Rescue at Quickenheath

by Mo Farr

2024

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- aluminumoxynitride, April 4, 2024

A polished adventure, April 3, 2024

This game hooked me with the premise and vibes on the Spring Thing page, and it definitely delivered! I was drawn in right away by the lovely presentation, with a fun old-fashioned font for the title screen and pleasant spring-like colors. (The UI is well done throughout, with in-game documents set off with different fonts/colors.) The beginning clearly establishes the PC’s goal, and then it’s up to you to get to work accomplishing it!

This is a Twine game with a world model, so there are various locations you can visit and items you can try using in different situations. I enjoyed the puzzlely elements, which were simple enough that they didn’t slow down the story’s momentum. The game also balanced imbuing the choices with a sense of stakes (at one point I certainly thought I’d messed up and was in for a “game over”!) and leaving room for experimentation. The worldbuilding was fun (especially the details of the fae embassy), and the writing suits the PC in a way that often made me smile—e.g., “Your heart lifts at the sound, like a string of pearls from around a rich person’s neck.” It’s altogether a very polished work.

A personal quibble is the selectable gender (of both the PC and the LI). I'd assumed based on the characters' names and the LGBT tag that they were both women, and "lady thieves" seemed like a very fun premise, a la Lady Thalia, so I was disappointed to find that their genders were blank slates. In cases like this, where gender is the only facet of the character the player gets to choose and where it has no effect on the game beyond what pronouns and labels get used in the text, I’d always prefer to have characters that the author wrote with pre-established genders (or lack thereof) in mind, because those characters tend to feel more real to me.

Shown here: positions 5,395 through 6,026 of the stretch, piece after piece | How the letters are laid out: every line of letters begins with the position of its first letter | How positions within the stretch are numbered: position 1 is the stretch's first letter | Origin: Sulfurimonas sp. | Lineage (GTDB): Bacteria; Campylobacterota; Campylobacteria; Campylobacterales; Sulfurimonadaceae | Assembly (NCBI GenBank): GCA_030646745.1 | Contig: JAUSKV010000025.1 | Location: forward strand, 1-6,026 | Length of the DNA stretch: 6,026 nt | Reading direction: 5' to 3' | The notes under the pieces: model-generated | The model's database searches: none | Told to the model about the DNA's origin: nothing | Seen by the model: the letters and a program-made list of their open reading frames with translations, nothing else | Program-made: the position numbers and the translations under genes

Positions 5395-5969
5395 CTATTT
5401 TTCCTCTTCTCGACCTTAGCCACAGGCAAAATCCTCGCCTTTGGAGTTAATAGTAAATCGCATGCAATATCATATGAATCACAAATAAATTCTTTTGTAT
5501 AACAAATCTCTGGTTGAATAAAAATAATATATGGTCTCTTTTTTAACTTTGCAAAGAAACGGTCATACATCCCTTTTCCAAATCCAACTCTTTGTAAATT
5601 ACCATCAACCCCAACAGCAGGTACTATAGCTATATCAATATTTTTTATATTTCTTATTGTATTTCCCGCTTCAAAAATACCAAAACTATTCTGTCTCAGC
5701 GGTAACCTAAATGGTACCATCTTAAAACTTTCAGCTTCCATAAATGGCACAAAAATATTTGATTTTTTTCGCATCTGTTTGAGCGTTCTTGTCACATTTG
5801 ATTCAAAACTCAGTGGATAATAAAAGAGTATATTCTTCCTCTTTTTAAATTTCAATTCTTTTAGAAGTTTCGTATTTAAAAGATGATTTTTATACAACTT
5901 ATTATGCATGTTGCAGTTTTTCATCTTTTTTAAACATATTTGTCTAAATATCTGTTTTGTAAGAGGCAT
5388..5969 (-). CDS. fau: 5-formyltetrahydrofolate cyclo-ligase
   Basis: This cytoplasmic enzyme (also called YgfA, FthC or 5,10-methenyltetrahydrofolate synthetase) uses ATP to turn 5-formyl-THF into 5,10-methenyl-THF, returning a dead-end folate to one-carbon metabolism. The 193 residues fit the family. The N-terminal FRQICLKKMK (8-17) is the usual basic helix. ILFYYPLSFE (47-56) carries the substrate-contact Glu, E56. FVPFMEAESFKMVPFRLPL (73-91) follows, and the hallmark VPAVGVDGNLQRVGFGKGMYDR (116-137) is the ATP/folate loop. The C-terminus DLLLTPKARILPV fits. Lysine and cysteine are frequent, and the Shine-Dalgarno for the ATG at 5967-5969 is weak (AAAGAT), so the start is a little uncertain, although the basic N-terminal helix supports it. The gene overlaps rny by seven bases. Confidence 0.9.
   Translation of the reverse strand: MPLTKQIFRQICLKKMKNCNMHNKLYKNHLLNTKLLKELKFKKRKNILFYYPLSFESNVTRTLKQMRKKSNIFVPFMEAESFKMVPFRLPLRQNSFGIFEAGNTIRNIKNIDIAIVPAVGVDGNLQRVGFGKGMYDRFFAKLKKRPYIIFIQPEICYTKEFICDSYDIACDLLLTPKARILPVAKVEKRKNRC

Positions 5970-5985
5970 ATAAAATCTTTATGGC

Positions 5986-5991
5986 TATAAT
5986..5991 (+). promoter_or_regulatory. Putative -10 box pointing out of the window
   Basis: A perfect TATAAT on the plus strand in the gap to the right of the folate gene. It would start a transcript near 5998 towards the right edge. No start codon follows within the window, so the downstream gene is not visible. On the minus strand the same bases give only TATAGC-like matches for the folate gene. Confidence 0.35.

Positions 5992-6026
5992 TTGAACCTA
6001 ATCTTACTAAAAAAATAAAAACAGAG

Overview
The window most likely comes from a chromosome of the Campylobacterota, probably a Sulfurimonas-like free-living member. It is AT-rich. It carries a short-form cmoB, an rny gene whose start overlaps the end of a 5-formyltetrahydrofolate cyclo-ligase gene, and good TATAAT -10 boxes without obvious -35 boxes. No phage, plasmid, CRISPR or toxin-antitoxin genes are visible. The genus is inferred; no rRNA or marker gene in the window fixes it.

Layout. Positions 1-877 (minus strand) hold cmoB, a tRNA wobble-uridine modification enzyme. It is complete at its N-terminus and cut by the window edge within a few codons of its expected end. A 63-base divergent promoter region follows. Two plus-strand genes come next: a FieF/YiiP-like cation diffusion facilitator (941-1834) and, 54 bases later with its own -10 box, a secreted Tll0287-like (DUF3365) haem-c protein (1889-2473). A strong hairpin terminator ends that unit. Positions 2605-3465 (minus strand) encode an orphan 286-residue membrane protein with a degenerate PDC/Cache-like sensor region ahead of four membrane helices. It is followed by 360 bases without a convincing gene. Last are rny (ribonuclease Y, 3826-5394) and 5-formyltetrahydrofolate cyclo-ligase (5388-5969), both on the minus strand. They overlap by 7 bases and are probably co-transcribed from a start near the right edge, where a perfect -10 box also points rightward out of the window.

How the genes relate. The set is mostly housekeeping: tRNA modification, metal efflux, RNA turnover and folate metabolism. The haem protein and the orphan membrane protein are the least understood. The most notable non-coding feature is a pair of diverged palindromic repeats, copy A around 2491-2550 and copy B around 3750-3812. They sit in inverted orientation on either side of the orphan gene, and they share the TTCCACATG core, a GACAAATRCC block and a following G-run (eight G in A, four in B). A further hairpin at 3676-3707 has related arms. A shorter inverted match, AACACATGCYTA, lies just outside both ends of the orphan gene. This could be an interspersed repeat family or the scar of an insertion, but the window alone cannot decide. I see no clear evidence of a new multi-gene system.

On to some more mechanical things, in the latter half of the game, once you’ve (Spoiler - click to show)entered Fairy, there's much less autonomy in where to go or what approach to take, so it felt much more on rails. I also found it odd that the game didn’t acknowledge some of the information the PC (Kit) finds—(Spoiler - click to show)when you read Aubrey’s journal she all but says that she’s in love with Kit, but Kit doesn't react or acknowledge that in any way. Same with the letter to Aubrey that starts “Dear Sister”—despite this clear indication, Kit doesn't seem to know that the letter-writer is Aubrey’s sibling. Finally, I would have liked to learn more about Kit’s backstory and motivations, as they remained largely a mystery throughout, and as mentioned above I always love a richly detailed character!

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